Shenyang hawker's execution stokes debate on urban management officers
Newspapers say vendor's death penalty for double murder justified, but some call for effort to reduce tensions with hawkers
The execution last week of a street hawker who stabbed two urban management officers to death caused a huge public uproar over the fairness of the sentence and deepened the longstanding animosity between the street law enforcers and hawkers.
On May 16, 2009, Xia Junfeng was selling roasted sausages and other snacks with his wife in Shenyang in Liaoning province, when the officers - also known as chengguan - seized him, took him to their office, and then beat him. Xia took out a small knife, stabbed two officers to death and injured another.
He was convicted of intentional homicide and sentenced to death in November 2009. His appeal was rejected in April 2011.
Last Wednesday, the Shenyang court announced on its microblog that Xia had been executed after the Supreme People's Court upheld the sentence, sparking grief and anger across the nation.
Many of Xia's supporters expected that given the length of time the top court spent reviewing his case, the sentence would be commuted. But the court defended the judgment, saying Xia's crime was particularly serious and did not deserve a lighter punishment.
In Guangzhou, a group of activists displayed a poster outside the Justice Department that read: "The violent urban management officers deserved to die. Xia Junfeng did not."
Internet users posted critical comments, leading to an editorial in the Chinese edition of the Global Times saying that by "contending with courts for influence" they showed "no sense of boundaries".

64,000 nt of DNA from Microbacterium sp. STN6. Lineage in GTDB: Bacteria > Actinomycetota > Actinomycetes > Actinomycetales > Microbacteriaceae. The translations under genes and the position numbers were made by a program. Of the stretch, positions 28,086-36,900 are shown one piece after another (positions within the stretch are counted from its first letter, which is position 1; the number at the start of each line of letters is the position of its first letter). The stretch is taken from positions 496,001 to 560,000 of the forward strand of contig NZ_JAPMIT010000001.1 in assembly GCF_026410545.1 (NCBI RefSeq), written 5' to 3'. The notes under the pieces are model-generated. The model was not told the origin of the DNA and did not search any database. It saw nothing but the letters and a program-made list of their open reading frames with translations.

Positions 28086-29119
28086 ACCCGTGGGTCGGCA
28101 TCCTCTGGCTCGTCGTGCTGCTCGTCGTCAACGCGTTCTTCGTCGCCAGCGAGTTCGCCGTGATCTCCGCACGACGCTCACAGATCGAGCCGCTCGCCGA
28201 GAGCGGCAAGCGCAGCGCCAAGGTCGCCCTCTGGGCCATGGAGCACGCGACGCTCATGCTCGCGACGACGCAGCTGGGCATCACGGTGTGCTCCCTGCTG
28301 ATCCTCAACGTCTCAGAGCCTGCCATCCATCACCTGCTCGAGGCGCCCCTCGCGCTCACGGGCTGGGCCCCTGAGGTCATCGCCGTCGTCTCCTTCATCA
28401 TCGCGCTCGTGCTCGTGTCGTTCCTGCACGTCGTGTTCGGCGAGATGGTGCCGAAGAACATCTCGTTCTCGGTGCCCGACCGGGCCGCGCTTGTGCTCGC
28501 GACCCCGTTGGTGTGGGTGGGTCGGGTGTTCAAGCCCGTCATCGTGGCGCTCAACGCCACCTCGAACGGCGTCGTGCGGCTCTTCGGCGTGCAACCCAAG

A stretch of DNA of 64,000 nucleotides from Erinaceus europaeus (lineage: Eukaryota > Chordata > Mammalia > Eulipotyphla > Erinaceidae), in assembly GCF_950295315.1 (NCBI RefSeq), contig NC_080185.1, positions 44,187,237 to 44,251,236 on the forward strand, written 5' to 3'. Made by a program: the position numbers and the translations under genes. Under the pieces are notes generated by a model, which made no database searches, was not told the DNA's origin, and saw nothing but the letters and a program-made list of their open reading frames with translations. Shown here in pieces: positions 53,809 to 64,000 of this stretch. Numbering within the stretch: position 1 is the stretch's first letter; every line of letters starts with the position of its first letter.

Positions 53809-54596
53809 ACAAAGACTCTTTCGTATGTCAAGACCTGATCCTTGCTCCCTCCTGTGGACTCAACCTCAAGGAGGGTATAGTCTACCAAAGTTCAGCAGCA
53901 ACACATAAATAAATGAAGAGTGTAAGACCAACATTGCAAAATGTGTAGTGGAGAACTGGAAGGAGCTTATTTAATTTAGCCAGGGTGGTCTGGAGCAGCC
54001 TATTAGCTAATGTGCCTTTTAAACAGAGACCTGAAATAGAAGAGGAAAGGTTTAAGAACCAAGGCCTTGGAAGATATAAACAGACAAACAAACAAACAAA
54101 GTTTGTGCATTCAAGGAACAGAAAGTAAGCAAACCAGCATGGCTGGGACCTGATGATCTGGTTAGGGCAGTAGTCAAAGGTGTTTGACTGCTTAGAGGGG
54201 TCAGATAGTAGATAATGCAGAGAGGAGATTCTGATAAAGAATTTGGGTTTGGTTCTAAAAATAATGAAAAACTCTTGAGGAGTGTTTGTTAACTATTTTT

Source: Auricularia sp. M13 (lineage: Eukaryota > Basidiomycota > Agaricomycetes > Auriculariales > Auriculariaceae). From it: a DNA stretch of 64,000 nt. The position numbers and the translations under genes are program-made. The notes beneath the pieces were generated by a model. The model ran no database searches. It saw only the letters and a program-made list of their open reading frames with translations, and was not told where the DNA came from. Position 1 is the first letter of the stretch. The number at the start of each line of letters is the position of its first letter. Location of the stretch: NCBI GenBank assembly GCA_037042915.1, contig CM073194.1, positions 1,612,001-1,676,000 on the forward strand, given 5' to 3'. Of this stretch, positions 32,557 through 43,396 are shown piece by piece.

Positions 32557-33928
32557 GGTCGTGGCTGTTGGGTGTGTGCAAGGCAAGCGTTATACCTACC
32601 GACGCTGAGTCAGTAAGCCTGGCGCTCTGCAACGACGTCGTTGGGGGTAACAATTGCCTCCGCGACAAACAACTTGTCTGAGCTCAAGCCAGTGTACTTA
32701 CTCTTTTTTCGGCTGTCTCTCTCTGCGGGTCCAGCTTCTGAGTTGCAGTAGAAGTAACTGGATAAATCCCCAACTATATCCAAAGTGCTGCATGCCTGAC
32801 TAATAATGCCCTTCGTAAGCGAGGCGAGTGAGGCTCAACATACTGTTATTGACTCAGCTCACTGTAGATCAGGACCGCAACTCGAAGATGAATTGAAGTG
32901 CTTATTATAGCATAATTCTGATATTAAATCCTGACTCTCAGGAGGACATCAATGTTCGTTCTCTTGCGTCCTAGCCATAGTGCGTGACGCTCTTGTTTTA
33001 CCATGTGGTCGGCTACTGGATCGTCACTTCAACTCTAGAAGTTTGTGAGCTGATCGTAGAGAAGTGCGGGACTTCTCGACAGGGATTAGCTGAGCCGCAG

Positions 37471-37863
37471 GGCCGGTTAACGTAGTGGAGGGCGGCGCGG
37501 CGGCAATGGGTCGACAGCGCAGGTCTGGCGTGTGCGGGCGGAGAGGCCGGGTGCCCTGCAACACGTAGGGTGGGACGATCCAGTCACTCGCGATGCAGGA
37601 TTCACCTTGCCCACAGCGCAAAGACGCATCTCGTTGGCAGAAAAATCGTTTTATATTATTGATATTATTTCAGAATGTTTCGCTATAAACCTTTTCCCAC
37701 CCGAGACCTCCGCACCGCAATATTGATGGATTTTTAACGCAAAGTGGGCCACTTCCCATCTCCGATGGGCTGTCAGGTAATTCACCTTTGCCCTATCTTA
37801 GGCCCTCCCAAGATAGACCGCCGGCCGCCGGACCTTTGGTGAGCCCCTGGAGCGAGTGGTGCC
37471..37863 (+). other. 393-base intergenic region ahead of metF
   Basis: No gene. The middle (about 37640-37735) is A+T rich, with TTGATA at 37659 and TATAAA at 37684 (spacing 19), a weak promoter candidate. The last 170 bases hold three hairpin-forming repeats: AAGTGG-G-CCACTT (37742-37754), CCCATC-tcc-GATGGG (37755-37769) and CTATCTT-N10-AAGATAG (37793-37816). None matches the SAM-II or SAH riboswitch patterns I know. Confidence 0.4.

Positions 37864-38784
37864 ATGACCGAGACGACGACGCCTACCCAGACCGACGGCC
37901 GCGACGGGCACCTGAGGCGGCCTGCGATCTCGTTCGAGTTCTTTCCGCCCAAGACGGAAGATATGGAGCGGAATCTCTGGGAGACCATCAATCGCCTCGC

It added: "The Xia Junfeng case has fuelled strong public opinion against the civilised law enforcement by the urban management officers … there is no evidence in the case that can support Xia Junfeng's claim of 'legitimate self-defence'.
"The death sentence approved by the Supreme People's Court should be seen as valuable adherence to the spirit of the law," it said.
In the opinion of the Yangtse Evening Post, the public would be well served to view the court's judgment as maximising public interest because "after all the sadness, we'd have to get on with the rule of law anyway".
It also asked whether there were better ways to resolve the persistent dispute between the officers and the hawkers.
"It has to be admitted that there are, without a doubt, troublemakers among hawkers. It's the duty of the officers to manage them … But as we have said and been told many times, the authorities should give more leeway to those who try to make a living by their own means. Be a little bit more lenient on them.
"The issues are multi-layered. But apart from resorting to the judiciary every time someone is hurt, we seem to see too little work done on reining in the officers."
In the most recent reported case involving the two sides, a couple selling watermelons in Chenzhou , Hunan province, were beaten to death by a patrol in July.
The Southern Metropolis Daily said the demonisation of the enforcement officers was unavoidable.
"Such a ridiculed and belittled government organ is needed in a society" in which a psychological desire to go against authority had no other outlet.
It mentioned a recent instance in which officers in Guangzhou invited members of the public to an open day but barred the media. Staff argued that "in the presence of reporters, some members of the general public would get agitated, thus increasing the chance of a conflict".
The Daily suggested to authorities that the media could serve them well in furthering public understanding - a necessary first step towards shaking off its negative image.
The Beijing Times avoided discussion of the rights and wrongs of the case and devoted an entire editorial to how the event was a tragedy for the families involved. It said Xia's children should be protected from growing up in the shadow of their father's brutal death.
"The children are innocent … the affairs of adults should not be allowed to affect them."